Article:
The whole thing was witty and thoroughly enjoyable: both for the music, and the dynamic multi-tasking of the irrepressible Lindberg, who was called back by an enthusiastic audience for four ovations.
Remarkably, this concert was reviewed in the Guardian, though I think the review fails to communicate the excitement of the music and the atmosphere of an event at which the audience gave every sign of appreciating the energy and musicianship displayed on stage, calling back Lindberg and the 10/10 Ensemble members for repeated ovations. This is music that I think you must experience live in order to enjoy it to the full.
Here’s a YouTube video of Christian Lindberg performing trumpet concertos by Mozart and others, with the Swedish Radio Orchestra:
And another, very much in the spirit of Tuesday night, in which Christian Lindberg and pianist Roland Pöntinen perform a czárdás, a traditional Hungarian folk dance:
Hootin’ And Tootin’: Paul Lamb
According to his Wikipedia entry, Newcastle-born blues harmonica player Paul Lamb ‘has had a four decade long career … with fans around the world’ so I must apologise for never having heard of him before seeing him perform a blistering set last Saturday night at the Philharmonic’s Rodewald Suite.
The advance publicity spoke of Lamb being known by aficionados and music press around the world as one of the greatest blues harmonica players of our time. He generally performs with his band The King Snakes, but either because space at the Rodewald is limited, or because the Phil’s budget won’t extend to a band, what we got was Paul as one half of an acoustic duo with King Snakes guitarist Chad Strentz.
Chad Strentz and Paul Lamb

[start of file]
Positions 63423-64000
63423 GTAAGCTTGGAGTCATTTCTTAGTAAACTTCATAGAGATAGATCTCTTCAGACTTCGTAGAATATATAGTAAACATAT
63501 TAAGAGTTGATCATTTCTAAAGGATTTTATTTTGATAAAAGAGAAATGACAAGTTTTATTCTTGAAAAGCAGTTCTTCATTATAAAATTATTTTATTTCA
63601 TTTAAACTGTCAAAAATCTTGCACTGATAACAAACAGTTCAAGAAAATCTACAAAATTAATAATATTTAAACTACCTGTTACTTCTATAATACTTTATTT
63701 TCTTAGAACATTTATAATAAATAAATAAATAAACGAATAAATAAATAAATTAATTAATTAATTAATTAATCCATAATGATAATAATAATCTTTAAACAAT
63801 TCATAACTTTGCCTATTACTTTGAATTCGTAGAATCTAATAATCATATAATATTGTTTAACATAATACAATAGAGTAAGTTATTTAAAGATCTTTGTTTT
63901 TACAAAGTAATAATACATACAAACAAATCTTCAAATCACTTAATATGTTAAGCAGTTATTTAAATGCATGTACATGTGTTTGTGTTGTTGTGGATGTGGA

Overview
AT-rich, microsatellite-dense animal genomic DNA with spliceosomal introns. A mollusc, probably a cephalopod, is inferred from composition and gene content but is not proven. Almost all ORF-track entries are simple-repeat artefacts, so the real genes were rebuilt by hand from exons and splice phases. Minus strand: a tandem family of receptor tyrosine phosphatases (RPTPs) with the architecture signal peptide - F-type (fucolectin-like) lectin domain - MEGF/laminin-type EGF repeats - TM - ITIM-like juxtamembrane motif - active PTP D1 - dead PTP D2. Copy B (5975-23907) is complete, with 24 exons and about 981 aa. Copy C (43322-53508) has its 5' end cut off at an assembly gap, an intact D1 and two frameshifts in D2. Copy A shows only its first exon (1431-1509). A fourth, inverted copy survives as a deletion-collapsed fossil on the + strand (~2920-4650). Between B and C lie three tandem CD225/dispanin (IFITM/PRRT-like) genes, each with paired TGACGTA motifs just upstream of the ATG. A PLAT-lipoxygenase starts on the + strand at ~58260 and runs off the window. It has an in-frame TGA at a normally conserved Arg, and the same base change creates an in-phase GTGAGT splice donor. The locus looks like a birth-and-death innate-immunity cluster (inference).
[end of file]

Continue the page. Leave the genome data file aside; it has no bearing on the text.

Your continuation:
Lamb began playing the harmonica as a boy, inspired by Sonny Terry, with whom he later performed. He’s been playing clubs since the age of fifteen, sometimes alongside heroes such as Buddy Guy, Junior Wells, and Brownie McGhee. I’m often wary of the ‘white men playing blues’ thing – although the recreation may be accurate, it rarely seems truly authentic. But, supported by superb guitar-picking from Chad Strentz, Lamb’s blowing and wailing harmonica was truly impressive. Adding to the pleasure of seeing masters of their instrument put on a storming performance was their repertoire: branching out from traditional blues to embrace soul, country and pop numbers in terrific versions of songs such as ‘Take These Chains’, /’Folsom Prison Blues’ and ‘Games People Play’ .
The show started with their own ‘The Underdog’ – one of only a few originals on the album – before a first dip into the Ray Charles songbook for a passionate ‘Take These Chains’, beautifully sung by Chad, with Mr. Lamb adding some glorious acoustic harmonica. Other first set treats were the Professor Longhair number ‘Ya Ya Blues’, taking us back to N’Awlins; then another cover from a soul giant – the late Solomon Burke’s timeless ‘Cry To Me’.